Report on the First Africa Legislative Summit, 10 - 13 November 2013

The Theme for the First Africa Legislative Summit was Emerging Democracies in Africa: Challenges and Opportunities”. The event was organised by the National Institute for Legislative Studies (NILS) in collaboration with the Association of European Parliamentarians with Africa (AWEPA), Africa Business Round Table and the Parliamentary Centre of Canada.


The Africa Legislative Summit is being instituted as a medium for legislators and stakeholders to deliberate on current issues and developments relating to the effective functioning of African parliaments, national economies and democracies. The Summit has become an imperative in view of the important observation made by Nigeria’s Senate President on April 30th, 2013, to the effect that “there is very little going on in forging bilateral inter-parliamentary exchanges at the continental level with the capacity to foster interactions that could bring together the legislature, executive, academic and private sector agencies and agents to share ideas and experiences with outcomes of strengthening both structures of democracy and the national economies”.

The Forum was, therefore entirely dedicated to bringing together at continental level Legislators, Academia, Business Leaders and Civil Society to exchange ideas on how to strengthen emerging democracies and national economies and the crucial role that Parliaments played in this important task.

The Summit recognised the important role that Parliaments play in good governance and development. Parliament represents citizens, shape legislation, oversee and hold the executive accountable. Yet, parliaments, especially those in emerging democracies, were not always effective in carrying out these core functions.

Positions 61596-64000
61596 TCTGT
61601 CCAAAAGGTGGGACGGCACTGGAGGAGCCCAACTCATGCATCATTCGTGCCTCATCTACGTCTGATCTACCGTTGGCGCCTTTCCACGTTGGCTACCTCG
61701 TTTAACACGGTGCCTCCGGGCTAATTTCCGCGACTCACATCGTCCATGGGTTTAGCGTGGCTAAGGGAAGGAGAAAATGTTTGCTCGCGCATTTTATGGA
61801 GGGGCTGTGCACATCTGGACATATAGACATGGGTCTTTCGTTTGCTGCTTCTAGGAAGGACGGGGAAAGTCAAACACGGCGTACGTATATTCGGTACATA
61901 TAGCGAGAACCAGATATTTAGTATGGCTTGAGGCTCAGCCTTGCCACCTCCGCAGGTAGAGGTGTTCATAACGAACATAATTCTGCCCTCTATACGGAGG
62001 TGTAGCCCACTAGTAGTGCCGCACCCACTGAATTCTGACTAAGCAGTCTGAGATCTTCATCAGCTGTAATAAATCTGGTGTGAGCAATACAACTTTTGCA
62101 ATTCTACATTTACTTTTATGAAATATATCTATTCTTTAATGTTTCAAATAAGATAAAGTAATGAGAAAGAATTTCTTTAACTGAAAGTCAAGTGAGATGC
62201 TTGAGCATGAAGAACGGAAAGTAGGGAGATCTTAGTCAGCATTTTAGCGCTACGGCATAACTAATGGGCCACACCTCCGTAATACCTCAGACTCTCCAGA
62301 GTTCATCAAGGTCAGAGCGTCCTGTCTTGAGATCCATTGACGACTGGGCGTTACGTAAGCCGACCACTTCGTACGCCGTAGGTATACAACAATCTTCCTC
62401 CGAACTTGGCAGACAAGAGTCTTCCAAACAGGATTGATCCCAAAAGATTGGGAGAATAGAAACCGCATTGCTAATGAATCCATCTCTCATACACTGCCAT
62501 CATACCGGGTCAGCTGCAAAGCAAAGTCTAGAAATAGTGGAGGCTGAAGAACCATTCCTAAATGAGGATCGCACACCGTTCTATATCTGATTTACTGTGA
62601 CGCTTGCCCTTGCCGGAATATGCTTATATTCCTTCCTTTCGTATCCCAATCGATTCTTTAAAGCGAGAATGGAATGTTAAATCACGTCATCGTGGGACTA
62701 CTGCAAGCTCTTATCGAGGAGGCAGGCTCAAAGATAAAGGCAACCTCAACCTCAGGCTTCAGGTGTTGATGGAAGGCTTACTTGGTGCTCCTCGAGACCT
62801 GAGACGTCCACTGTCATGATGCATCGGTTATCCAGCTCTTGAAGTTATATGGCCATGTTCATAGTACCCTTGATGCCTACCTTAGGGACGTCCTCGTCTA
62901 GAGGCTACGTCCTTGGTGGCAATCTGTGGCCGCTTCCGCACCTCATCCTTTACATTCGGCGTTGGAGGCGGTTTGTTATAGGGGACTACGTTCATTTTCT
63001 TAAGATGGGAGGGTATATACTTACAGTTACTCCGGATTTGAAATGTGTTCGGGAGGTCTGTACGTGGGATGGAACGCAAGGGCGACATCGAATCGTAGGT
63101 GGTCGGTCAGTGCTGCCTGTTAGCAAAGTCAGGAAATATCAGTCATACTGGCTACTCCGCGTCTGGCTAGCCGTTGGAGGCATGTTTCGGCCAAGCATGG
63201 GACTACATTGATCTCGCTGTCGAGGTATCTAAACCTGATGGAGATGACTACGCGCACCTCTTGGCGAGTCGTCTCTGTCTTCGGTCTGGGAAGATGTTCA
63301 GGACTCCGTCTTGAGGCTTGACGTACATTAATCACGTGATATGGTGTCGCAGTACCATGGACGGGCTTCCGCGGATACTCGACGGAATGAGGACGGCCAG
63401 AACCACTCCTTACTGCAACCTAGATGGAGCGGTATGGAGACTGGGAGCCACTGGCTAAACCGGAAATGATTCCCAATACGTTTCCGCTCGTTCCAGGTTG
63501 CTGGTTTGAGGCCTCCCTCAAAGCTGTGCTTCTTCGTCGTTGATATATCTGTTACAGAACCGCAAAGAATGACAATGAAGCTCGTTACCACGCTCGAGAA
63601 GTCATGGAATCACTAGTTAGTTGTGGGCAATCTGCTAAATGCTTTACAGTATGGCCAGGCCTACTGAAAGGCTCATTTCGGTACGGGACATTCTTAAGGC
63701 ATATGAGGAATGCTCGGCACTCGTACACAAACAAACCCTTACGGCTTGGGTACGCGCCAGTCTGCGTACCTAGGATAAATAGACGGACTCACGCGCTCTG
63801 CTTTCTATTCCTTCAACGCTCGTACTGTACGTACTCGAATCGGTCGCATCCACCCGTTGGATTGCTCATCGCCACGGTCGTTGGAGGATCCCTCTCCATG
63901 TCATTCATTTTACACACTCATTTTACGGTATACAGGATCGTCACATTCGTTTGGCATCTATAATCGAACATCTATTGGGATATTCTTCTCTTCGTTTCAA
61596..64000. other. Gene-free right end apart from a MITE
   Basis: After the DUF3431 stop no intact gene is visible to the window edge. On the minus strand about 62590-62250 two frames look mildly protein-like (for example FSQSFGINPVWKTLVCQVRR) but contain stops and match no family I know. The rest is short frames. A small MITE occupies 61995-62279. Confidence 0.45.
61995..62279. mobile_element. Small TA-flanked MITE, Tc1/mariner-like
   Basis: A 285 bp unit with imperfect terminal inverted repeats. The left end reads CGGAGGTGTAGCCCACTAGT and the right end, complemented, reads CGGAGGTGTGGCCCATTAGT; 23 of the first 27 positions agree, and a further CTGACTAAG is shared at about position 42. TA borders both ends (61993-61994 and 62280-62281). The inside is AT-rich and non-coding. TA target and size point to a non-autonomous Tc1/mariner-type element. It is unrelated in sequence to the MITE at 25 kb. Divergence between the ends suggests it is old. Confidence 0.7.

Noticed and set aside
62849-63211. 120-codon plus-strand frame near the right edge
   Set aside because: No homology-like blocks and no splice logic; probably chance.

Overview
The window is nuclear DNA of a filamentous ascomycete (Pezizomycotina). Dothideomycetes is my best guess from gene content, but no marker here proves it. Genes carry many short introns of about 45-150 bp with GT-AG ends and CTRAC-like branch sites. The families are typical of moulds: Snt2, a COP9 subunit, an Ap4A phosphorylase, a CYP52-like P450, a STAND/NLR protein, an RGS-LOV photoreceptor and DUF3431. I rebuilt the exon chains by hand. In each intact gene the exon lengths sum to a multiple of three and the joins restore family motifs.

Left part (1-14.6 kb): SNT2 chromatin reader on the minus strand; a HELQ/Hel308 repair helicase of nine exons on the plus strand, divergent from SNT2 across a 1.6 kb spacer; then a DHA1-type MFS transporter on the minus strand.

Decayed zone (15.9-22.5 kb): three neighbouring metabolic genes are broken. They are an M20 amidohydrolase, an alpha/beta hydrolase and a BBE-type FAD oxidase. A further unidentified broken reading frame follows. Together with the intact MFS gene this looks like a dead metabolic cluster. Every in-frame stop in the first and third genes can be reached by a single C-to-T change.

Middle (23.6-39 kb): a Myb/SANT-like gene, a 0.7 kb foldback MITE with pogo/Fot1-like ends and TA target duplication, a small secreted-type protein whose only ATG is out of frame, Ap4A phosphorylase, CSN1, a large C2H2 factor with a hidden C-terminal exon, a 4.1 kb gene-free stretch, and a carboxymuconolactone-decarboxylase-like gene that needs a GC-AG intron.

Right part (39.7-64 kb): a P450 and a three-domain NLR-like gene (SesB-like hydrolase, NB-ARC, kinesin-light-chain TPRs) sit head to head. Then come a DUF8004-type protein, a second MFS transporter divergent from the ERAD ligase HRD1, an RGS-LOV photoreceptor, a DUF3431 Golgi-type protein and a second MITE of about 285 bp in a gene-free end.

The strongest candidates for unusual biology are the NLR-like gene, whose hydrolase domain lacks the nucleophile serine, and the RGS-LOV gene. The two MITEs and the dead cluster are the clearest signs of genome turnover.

The Summit tasked itself to address some of the crucial issues that related to emerging Legislatures in Africa. Among them were expectations of voters and how these measured up against the reality of Parliament representation, legislative oversight and its constraints and accountability in Parliamentary administration.

A major theme at the Summit was “peace, security, democracy and development”.


The following were the major objectives for the Summit: Thus, the Africa Legislative Summit was designed to be useful and productive in terms of its significant contribution to the advancement of parliamentary practice and deepening of democracy on the African continent. The participants interacted with resource persons, worked together in parallel sessions and identified good practices. We exchanged experiences and came up with solutions that could be put into practice in the various parliaments.

The Parliament of Zimbabwe is, therefore, expected to decide whether or not it supports the establishment of the Legislative Forums as unanimously recommended by the inaugural Summit. The delegates who attended were from 34 African Countries.

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